Training agreement – When you meet a potential trainer you should discuss what expenses are likely to arise throughout the year. Many of these costs will be standard, others non-applicable and the remainder unforeseeable. However, you should always be prepared should these additional costs arise. Once you have appointed a trainer we recommend drawing up a written document to establishthe terms and conditions of the training agreement. We suggest you discuss the following:

Trainer Duties

Authority To Act – In addition to the day to day care involved such as feeding, stabling and exercising your horse, the trainer is also responsible for the administration aspect of the role. Section 2 of the Owner Registration Form, known as the Authority to Act, requires the owner to appoint a trainer to carry out various administration procedures on their behalf. Trainers have daily contact with the registrations and entries departments in HRI to carry out the following:

ENTRIES AND DECLARATIONS
• HRI operate a five day entry system incorporating three stages: Entries, weights and declarations.
• Generally horses are entered 5 days in advance of a fixture.
• At 11.30, the day after entries have closed the “weights” are released. At this stage you can determine whether your horse is liable in this race and if it is what ballot number has been allocated. The higher the ballot number the less chance of the horse getting a run.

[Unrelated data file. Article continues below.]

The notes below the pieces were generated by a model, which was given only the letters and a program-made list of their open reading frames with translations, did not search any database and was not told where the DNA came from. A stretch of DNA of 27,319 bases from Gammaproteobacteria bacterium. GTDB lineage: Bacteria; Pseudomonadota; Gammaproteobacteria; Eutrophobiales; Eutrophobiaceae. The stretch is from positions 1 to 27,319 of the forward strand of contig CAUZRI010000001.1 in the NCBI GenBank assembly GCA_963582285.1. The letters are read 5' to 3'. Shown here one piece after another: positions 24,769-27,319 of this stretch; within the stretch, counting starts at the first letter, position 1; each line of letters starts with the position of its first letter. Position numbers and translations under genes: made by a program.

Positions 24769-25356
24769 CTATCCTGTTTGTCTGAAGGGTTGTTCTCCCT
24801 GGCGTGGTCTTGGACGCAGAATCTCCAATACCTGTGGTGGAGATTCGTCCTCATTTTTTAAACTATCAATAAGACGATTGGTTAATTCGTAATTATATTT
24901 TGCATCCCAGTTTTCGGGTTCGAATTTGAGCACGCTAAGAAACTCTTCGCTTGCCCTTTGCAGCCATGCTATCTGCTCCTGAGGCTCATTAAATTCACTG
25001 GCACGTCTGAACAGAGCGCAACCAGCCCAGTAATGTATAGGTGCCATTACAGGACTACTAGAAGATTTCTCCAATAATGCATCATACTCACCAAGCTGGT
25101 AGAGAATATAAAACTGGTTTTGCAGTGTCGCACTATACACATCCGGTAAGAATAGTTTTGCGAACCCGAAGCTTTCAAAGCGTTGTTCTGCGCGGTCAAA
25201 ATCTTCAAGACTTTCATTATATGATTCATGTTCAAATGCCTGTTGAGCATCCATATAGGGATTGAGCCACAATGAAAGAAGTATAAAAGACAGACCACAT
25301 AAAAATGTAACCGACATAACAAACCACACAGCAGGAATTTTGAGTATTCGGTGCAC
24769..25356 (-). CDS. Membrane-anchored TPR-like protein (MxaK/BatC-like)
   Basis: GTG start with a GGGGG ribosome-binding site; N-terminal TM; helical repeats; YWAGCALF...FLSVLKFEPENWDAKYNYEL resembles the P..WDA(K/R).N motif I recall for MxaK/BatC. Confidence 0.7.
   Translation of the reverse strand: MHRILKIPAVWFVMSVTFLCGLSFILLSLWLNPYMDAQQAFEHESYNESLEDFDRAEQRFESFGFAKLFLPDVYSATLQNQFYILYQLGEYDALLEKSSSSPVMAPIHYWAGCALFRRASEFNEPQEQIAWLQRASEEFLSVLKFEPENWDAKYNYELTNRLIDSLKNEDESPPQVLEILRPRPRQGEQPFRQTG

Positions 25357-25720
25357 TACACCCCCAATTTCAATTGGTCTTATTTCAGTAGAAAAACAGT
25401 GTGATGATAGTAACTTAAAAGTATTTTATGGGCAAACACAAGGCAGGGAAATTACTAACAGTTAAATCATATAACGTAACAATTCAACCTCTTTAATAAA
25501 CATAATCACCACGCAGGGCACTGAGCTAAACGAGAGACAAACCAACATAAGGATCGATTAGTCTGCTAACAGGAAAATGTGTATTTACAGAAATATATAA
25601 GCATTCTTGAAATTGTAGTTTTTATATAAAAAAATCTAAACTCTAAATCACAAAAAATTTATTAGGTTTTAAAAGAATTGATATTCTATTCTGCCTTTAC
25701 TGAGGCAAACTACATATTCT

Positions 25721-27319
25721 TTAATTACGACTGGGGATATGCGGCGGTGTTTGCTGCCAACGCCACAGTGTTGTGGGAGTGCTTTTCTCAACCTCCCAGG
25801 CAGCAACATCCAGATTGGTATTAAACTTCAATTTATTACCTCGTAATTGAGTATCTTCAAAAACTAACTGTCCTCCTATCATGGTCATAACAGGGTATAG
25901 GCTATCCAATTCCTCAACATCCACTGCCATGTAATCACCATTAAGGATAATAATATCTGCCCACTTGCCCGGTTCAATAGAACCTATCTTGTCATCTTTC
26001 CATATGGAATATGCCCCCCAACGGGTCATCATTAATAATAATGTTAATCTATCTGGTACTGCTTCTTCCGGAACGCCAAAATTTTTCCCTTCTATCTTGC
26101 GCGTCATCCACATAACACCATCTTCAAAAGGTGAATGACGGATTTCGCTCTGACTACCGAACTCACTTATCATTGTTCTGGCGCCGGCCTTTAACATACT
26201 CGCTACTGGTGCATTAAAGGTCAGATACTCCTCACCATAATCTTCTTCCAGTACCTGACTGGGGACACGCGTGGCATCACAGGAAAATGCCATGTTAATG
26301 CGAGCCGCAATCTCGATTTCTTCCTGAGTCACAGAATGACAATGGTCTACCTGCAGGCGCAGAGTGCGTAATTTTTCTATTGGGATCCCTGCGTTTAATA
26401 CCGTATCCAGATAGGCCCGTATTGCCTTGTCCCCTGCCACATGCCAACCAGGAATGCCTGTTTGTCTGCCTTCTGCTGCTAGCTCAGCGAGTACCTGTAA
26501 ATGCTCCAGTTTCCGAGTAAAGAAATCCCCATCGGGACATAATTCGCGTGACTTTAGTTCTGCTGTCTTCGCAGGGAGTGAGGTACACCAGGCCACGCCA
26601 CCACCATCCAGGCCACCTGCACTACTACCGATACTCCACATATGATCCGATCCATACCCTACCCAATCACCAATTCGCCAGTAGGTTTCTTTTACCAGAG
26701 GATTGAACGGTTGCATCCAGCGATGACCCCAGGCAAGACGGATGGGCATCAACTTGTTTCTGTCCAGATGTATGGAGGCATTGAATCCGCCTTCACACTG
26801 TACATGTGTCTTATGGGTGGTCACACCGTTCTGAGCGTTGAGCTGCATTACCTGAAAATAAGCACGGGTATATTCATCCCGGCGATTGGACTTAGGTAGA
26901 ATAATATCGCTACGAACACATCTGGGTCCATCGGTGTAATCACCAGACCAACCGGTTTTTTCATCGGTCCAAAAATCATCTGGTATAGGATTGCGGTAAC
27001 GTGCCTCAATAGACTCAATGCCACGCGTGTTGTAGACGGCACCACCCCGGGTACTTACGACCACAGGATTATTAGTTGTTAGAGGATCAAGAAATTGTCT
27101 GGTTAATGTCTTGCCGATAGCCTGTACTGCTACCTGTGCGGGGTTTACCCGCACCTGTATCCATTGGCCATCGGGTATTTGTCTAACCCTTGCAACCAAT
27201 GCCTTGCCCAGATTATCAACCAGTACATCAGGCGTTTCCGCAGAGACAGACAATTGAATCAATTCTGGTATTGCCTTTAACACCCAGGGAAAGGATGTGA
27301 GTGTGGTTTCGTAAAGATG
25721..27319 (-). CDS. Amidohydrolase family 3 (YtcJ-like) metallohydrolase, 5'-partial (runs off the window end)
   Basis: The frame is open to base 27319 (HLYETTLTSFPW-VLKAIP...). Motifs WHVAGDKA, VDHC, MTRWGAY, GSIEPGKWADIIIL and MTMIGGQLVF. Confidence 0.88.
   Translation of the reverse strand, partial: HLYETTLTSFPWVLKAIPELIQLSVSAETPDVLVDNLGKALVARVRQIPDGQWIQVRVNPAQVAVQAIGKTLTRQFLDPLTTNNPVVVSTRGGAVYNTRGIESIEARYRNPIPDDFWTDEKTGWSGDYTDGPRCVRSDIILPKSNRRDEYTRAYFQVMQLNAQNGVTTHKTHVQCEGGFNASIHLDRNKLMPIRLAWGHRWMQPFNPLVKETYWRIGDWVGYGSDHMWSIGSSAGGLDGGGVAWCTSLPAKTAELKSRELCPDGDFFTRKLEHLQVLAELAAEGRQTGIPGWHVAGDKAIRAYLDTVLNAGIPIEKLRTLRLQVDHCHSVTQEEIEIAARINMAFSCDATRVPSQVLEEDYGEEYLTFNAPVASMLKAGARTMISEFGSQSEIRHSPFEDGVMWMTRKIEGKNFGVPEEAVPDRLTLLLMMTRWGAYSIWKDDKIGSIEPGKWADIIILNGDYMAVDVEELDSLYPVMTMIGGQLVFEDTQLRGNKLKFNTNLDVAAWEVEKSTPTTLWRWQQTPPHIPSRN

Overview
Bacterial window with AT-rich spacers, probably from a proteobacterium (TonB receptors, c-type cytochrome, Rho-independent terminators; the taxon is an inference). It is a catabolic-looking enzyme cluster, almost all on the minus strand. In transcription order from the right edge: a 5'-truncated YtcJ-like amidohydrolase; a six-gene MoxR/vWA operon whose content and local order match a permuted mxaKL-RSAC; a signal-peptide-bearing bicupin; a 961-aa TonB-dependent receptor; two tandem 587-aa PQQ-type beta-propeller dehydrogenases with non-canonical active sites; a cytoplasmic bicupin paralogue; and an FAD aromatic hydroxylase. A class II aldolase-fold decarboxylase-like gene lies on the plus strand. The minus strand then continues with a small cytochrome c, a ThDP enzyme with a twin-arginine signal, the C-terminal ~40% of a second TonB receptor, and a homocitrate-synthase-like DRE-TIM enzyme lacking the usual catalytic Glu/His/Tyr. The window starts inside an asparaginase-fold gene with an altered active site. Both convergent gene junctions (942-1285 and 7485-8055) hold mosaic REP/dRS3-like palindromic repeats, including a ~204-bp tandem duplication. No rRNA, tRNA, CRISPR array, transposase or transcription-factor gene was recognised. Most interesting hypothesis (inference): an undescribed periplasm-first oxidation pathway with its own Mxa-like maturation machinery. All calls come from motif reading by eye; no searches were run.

• Declarations close at 10 am the day before the fixture or on Friday should the fixture fall on a Sunday. Your trainer will make the declaration by phone, fax or on the Minitel system.

Jockey Bookings - Usually the trainer decides what jockey will ride the horse. In general most yards have a stable jockey attached to the yard who will ride a majority of the horses. However, please do not hesitate to discuss the jockey bookings with your trainer. The jockeys riding fee will automatically be deducted from your HRI account and lodged into the jockeys HRI account.

Returning horses in and out of training - This is basically notifying HRI that the horse is in training in his/her yard and entries will be made in the future. Returning out means that the horse has left the yard because the horse is either sold, in foal, injured, dead or perhaps is out on grass and therefore entries will not be made in the near future.

Naming applications – prior to applying for a name registration, all horses should be checked against the markings given in their passport to verify identification. Owners should supply the trainer, in writing, with at least three possible names and they can do the rest on their behalf.